“Nothing’s Gonna Go Back To The Way It Was”: Stranger Things, Season 2
Netflix’s original series Stranger Things was one of the biggest surprise hits of 2016 so it’s not an exaggeration to say the show’s second season has been one of the most anticipated TV events of 2017.
The second season of a hit TV show is always a gamble: will it be as good as the previous one or will it suffer the dreaded sophomore slump? If you were concerned that Stranger Things 2 would not live up to its reputation, have no fear; at four episodes in, it’s outstanding. After all, there are bigger evils in the world of Hawkins, Indiana to worry about.
Stranger Things 2 maintains the tone of the first season and even keeps some of the same beats. That said, it’s not a rehash of everything that came before. New storylines and new characters are introduced, giving greater depth and perspective to the terrifying events that happened last year in Hawkins. It’s a season that is full of dread and worry—not to mention actual scares—and this feeling is consistent throughout the first four episodes.
It is not all doom and gloom, however. There are a lot of genuinely funny comic moments, not to mention pre-teen swearing, excellent music choices (Tones on Tail!), and one beautifully placed Siouxsie and the Banshees reference. The production design continues to be impeccable; there are few TV shows and movies that have fully grasped 1980s realism like Stranger Things.
Like Season 1, we aren’t always sure who we can trust, and that extends to some of the show’s most beloved characters. Hanging over everyone’s heads is the secret that they were sworn to keep at the end of last year. No one outside of the core circle of characters is supposed to find out what truly happened to Will Byers… or Barb Holland, for that matter.
This means that tensions run high among everyone who knows the truth. They must carry on with their lives as if everything is OK, when it’s often anything but that.
Winona Ryder continues to do some of the best work of her career as Joyce Byers. You see both her anguish and resolve in every facial expression. Even though she has her son back, she still worries about him constantly, and with good reason, because he’s not quite the same kid he was before he vanished. Joyce also has a new boyfriend named Bob (delightfully portrayed by Sean Astin), but the struggle of keeping from him what happened to Will is obvious.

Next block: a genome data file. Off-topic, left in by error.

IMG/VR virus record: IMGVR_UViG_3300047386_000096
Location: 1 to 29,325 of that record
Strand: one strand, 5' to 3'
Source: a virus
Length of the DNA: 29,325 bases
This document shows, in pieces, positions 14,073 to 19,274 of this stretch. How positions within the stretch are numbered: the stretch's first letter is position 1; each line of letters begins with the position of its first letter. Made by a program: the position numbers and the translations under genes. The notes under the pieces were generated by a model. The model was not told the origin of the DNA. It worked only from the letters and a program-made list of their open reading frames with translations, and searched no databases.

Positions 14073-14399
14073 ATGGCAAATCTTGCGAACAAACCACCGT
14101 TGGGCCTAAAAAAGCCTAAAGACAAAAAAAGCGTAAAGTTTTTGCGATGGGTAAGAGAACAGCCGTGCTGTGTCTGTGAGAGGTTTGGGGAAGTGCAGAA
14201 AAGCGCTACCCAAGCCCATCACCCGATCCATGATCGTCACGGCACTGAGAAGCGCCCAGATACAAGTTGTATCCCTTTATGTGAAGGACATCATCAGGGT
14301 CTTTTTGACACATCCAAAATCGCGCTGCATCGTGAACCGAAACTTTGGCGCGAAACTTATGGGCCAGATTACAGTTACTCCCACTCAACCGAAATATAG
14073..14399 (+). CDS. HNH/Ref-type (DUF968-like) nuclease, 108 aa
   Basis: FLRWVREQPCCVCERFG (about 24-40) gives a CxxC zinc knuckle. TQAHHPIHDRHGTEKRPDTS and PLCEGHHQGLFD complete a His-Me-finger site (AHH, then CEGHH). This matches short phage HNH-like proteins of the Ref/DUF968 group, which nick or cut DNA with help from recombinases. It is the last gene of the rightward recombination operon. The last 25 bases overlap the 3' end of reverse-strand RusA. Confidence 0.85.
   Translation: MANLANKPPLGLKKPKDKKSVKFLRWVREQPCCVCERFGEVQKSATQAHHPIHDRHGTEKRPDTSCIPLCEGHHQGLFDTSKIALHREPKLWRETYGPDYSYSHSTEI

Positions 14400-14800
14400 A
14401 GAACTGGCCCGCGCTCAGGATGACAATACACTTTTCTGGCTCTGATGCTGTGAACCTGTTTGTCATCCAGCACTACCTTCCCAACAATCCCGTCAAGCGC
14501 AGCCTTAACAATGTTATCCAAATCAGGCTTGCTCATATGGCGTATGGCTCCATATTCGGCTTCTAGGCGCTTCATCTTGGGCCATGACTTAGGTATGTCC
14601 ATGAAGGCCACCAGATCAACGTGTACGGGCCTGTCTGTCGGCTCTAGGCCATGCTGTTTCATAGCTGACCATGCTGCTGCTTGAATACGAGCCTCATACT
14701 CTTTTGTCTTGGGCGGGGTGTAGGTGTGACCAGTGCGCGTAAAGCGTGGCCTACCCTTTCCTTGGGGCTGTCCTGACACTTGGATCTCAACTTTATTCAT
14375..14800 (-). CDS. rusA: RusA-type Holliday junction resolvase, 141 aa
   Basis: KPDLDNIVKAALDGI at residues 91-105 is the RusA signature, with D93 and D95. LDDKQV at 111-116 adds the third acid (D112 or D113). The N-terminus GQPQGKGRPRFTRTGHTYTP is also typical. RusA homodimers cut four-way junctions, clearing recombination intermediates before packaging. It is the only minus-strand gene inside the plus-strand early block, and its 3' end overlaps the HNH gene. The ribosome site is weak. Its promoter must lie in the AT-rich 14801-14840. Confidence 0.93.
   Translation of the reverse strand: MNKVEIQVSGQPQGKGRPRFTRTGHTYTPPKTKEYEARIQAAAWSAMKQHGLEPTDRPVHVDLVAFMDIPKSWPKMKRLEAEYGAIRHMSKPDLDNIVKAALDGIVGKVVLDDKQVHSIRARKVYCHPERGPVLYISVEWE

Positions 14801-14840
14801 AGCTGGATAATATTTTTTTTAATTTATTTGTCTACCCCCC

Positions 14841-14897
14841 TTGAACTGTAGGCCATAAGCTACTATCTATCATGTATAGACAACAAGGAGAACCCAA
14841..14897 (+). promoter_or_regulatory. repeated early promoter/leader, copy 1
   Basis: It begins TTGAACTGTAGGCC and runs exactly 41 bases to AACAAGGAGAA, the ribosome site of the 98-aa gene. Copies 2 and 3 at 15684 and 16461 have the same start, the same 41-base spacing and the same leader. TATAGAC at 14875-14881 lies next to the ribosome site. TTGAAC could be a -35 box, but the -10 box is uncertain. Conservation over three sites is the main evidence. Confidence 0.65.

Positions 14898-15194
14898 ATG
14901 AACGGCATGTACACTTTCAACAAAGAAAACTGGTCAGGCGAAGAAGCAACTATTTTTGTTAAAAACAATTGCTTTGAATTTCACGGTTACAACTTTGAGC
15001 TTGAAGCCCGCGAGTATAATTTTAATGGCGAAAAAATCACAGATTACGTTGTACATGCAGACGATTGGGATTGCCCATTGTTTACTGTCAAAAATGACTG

Will was a main character in season one but because he was stuck in the upside down, the audience didn’t get to know him as well as the other characters. This season shows that Noah Schapp is a gifted actor. His trauma and confusion about what’s happening to him are obvious and convincing. We feel his pain with every nightmare and bout of tears. He feels like a freak, which is pretty common for middle school students, but there’s an added layer of stigma and it’s heartbreaking to witness.
His circle of friends have their own problems, most notably Mike (Finn Wolfhard) who misses his friend Eleven and wonders what exactly happened to her after she defeated the Demogorgon. This makes him hesitant to accept a new girl into their circle, Maxine, a.k.a. “MadMax” (Sadie Sink). a red-haired tomboy with a skateboard and amazing skills at beating Dustin’s top score at Dig Dug.
Max has an older brother named Billy who looks like the classic mid-1980s hesher, right down to the wimpy moustache, muscle car, and mullet. Why did they have to move from California and why is Billy so angry? Is it wrapped up in the larger horrors of Hawkins’ main mystery?
Nancy Wheeler (Natalia Dyer) is still dating Steve Harrington (Joe Keery) but she’s haunted by the loss of her friend Barb and the feeling that it’s all her fault. Like Noah Schapp, Dyer does a wonderful job of playing a teenager grappling with a situation that would wreak havoc on the life of the most mature and grounded adult.
Hopper is also not doing a good job of dealing with the burden of what he’s been through. He’s hiding from the truth on several levels and it’s obviously eating him away from the inside out.
So much of Stranger Things, especially the second season, feels like a supernatural metaphor for an all-too-common real-life problem: abuse. It’s not just Will who is suffering from PTSD, it’s everyone. As Jonathan tells Nancy, “there’s a weight I’m carrying around all the time.” This statement could be applied to everyone on the show.
All of these characters have suffered abuse and by not being allowed to speak the truth, they continue to suffer. Hiding this truth only makes it worse. It spreads like the rot that has destroyed the pumpkin fields of Hawkins, tainting everything it touches. It’s said that light is the best disinfectant, but it might be a while before that particular kind of light reaches the world of Stranger Things.
All nine episodes of Stranger Things 2 will be available on Netflix on Friday, October 27.
In the meantime, be sure to follow Stranger Things on Netflix as well as social media.
Posted on October 23, 2017, in horror, Leslie Hatton, less lee moore, Netflix, sci-fi, science fiction, television, tv shows and tagged horror, Leslie Hatton, less lee moore, Netflix, Netflix Original Series, reviews, sci-fi, science fiction, stranger things, Stranger Things 2, television, TV Previews, tv shows. Bookmark the permalink. Leave a comment.